# Thread: Why is the empty subset of a metric space always connected ?

1. ## Why is the empty subset of a metric space always connected ?

How can i show that the empty subset of a metric space,X always connected ?

It is empty and so will have and so will have an empty boundary.That doesn't seem to be enough.

Also, my book says that, no other finite set can be connected,I don't really understand this, because every finite set will be a non empty proper subset of X and will always be closed (and never both open and closed) so shouldn't it be connected ?

Any help will be appreciated.

2. ## Re: Why is the empty subset of a metric space always connected ?

The empty subset trivially satisfies the conditions of connectedness. Can you represent the empty subset as the disjoint union of two nonempty open sets?

Let $\displaystyle x \in X$. Then $\displaystyle \{x\}$ is also connected (I don't know why your book would not include singleton sets. They are also connected). Again, it cannot be represented by the disjoint union of two or more nonempty open sets.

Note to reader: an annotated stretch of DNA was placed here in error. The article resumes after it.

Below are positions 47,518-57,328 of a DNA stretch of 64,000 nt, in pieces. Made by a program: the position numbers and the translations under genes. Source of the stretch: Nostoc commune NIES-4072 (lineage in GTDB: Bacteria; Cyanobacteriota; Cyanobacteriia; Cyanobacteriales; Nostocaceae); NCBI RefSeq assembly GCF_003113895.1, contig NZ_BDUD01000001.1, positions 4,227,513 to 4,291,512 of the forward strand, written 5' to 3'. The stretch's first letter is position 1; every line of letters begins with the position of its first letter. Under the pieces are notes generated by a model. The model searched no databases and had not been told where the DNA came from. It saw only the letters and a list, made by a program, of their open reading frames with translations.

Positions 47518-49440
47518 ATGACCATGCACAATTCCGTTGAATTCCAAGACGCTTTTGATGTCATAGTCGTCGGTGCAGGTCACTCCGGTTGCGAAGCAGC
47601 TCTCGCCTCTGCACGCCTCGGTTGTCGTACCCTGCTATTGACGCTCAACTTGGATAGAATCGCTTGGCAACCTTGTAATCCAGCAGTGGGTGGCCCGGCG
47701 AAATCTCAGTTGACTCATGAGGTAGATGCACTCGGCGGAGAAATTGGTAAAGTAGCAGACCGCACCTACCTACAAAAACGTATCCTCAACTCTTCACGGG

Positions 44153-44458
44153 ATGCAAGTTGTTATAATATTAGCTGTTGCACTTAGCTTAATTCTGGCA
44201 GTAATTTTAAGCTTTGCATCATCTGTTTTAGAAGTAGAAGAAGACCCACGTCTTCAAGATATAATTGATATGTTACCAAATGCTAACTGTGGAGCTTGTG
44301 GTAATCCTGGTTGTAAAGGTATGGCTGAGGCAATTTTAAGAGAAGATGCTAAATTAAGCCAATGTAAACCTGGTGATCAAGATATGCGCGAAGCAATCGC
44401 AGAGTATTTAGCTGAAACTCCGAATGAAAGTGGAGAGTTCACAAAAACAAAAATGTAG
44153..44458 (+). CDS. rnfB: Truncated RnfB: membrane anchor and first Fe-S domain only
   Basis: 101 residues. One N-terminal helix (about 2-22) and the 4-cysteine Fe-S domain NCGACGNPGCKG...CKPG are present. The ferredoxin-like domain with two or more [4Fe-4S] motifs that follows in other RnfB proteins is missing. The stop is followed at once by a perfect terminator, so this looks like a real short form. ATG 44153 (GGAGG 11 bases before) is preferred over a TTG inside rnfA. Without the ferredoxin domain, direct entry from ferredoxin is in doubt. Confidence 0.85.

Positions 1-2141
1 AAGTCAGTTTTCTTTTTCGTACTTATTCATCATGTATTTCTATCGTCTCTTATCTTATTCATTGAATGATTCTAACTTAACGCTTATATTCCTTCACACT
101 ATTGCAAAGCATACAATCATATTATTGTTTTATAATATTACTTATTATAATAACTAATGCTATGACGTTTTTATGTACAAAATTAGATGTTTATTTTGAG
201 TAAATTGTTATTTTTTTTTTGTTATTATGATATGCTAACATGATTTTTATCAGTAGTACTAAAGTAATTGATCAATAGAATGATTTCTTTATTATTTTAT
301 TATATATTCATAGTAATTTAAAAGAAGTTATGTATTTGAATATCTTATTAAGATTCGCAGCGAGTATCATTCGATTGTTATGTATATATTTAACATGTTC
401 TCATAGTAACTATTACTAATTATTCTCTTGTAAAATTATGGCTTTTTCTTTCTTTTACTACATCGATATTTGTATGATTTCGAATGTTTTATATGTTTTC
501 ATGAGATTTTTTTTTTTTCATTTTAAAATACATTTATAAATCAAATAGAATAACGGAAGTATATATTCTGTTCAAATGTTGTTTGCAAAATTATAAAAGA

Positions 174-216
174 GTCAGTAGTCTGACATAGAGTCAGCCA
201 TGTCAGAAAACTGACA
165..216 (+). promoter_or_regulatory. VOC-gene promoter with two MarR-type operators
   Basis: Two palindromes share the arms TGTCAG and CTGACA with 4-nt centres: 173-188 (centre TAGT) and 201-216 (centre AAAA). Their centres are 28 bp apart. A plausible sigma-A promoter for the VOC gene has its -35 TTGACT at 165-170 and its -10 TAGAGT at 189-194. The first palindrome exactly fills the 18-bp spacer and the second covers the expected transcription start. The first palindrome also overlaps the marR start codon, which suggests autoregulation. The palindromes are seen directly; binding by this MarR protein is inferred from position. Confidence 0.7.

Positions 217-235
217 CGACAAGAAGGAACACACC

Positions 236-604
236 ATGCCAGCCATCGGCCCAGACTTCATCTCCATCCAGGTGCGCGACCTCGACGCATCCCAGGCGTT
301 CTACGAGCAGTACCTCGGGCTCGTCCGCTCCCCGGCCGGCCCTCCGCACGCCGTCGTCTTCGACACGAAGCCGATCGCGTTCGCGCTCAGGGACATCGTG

Let $\displaystyle A \subseteq X$ with $\displaystyle 2 \le \text{card}(A) \in \mathbb{N}$. Let $\displaystyle D = \{d(a,b) \mid a,b \in A, a\neq b\}$. $\displaystyle D$ must be a finite set since $\displaystyle A$ is. So, let $\displaystyle d = \min(D)$. Then for any $\displaystyle a \in A$, $\displaystyle B\left(a;\dfrac{d}{2}\right) = \{a\}$ is an open subset of $\displaystyle A$. Since every set containing a single point is an open subset of $\displaystyle A$, if $\displaystyle A$ has more than one point, let $\displaystyle U = \{a\}$ and $\displaystyle V = A \setminus \{a\}$. By induction, you can show that $\displaystyle V$ is open and nonempty. And $\displaystyle A = U \cup V$.